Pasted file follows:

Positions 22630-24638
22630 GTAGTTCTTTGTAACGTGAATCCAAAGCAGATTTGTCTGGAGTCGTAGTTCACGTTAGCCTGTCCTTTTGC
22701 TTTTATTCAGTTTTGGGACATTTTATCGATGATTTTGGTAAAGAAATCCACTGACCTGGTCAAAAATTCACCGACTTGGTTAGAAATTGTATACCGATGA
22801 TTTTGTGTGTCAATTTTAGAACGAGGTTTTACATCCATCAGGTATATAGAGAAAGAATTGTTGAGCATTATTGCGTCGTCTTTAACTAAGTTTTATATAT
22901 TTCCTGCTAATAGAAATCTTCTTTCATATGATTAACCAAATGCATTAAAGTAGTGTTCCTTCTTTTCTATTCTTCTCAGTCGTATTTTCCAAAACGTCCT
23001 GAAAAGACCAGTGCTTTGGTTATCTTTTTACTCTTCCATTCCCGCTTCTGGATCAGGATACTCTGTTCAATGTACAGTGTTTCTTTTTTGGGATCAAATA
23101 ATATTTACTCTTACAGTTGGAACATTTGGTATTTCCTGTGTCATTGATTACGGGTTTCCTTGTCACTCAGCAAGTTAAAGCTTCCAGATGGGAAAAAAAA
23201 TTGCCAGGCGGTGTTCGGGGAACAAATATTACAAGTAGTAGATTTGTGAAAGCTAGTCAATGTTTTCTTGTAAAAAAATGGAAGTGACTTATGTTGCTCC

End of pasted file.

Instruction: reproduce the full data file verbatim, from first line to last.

Positions 22630-24638
22630 GTAGTTCTTTGTAACGTGAATCCAAAGCAGATTTGTCTGGAGTCGTAGTTCACGTTAGCCTGTCCTTTTGC
22701 TTTTATTCAGTTTTGGGACATTTTATCGATGATTTTGGTAAAGAAATCCACTGACCTGGTCAAAAATTCACCGACTTGGTTAGAAATTGTATACCGATGA
22801 TTTTGTGTGTCAATTTTAGAACGAGGTTTTACATCCATCAGGTATATAGAGAAAGAATTGTTGAGCATTATTGCGTCGTCTTTAACTAAGTTTTATATAT
22901 TTCCTGCTAATAGAAATCTTCTTTCATATGATTAACCAAATGCATTAAAGTAGTGTTCCTTCTTTTCTATTCTTCTCAGTCGTATTTTCCAAAACGTCCT
23001 GAAAAGACCAGTGCTTTGGTTATCTTTTTACTCTTCCATTCCCGCTTCTGGATCAGGATACTCTGTTCAATGTACAGTGTTTCTTTTTTGGGATCAAATA
23101 ATATTTACTCTTACAGTTGGAACATTTGGTATTTCCTGTGTCATTGATTACGGGTTTCCTTGTCACTCAGCAAGTTAAAGCTTCCAGATGGGAAAAAAAA
23201 TTGCCAGGCGGTGTTCGGGGAACAAATATTACAAGTAGTAGATTTGTGAAAGCTAGTCAATGTTTTCTTGTAAAAAAATGGAAGTGACTTATGTTGCTCC